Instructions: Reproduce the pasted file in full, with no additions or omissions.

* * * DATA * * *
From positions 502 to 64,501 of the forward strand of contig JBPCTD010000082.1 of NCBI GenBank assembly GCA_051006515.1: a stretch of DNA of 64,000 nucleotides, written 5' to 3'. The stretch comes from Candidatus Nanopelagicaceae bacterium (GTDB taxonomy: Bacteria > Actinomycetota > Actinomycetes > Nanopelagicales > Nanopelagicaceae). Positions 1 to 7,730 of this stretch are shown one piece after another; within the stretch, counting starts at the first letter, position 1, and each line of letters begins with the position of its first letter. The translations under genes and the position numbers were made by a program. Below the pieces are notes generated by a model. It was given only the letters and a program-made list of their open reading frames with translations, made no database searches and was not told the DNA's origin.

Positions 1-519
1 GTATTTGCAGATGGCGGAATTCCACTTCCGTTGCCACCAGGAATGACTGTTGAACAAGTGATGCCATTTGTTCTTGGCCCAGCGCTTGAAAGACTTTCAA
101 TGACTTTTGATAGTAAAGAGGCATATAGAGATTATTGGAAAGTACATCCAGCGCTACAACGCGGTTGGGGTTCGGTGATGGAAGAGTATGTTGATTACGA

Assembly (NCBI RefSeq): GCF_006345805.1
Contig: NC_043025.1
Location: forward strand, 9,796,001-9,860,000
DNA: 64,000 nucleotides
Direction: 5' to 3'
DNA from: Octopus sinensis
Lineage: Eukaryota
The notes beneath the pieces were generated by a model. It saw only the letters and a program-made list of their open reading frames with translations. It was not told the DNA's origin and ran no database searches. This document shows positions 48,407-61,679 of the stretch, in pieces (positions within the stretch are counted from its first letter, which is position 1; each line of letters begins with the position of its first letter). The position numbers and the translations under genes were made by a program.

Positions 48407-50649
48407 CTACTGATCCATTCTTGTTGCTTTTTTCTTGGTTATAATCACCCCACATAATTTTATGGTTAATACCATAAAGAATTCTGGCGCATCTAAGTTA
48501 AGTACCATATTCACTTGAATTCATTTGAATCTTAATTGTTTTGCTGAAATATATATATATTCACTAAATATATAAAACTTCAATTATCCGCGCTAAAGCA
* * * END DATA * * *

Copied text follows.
From positions 502 to 64,501 of the forward strand of contig JBPCTD010000082.1 of NCBI GenBank assembly GCA_051006515.1: a stretch of DNA of 64,000 nucleotides, written 5' to 3'. The stretch comes from Candidatus Nanopelagicaceae bacterium (GTDB taxonomy: Bacteria > Actinomycetota > Actinomycetes > Nanopelagicales > Nanopelagicaceae). Positions 1 to 7,730 of this stretch are shown one piece after another; within the stretch, counting starts at the first letter, position 1, and each line of letters begins with the position of its first letter. The translations under genes and the position numbers were made by a program. Below the pieces are notes generated by a model. It was given only the letters and a program-made list of their open reading frames with translations, made no database searches and was not told the DNA's origin.

Positions 1-519
1 GTATTTGCAGATGGCGGAATTCCACTTCCGTTGCCACCAGGAATGACTGTTGAACAAGTGATGCCATTTGTTCTTGGCCCAGCGCTTGAAAGACTTTCAA
101 TGACTTTTGATAGTAAAGAGGCATATAGAGATTATTGGAAAGTACATCCAGCGCTACAACGCGGTTGGGGTTCGGTGATGGAAGAGTATGTTGATTACGA

Assembly (NCBI RefSeq): GCF_006345805.1
Contig: NC_043025.1
Location: forward strand, 9,796,001-9,860,000
DNA: 64,000 nucleotides
Direction: 5' to 3'
DNA from: Octopus sinensis
Lineage: Eukaryota
The notes beneath the pieces were generated by a model. It saw only the letters and a program-made list of their open reading frames with translations. It was not told the DNA's origin and ran no database searches. This document shows positions 48,407-61,679 of the stretch, in pieces (positions within the stretch are counted from its first letter, which is position 1; each line of letters begins with the position of its first letter). The position numbers and the translations under genes were made by a program.

Positions 48407-50649
48407 CTACTGATCCATTCTTGTTGCTTTTTTCTTGGTTATAATCACCCCACATAATTTTATGGTTAATACCATAAAGAATTCTGGCGCATCTAAGTTA
48501 AGTACCATATTCACTTGAATTCATTTGAATCTTAATTGTTTTGCTGAAATATATATATATTCACTAAATATATAAAACTTCAATTATCCGCGCTAAAGCA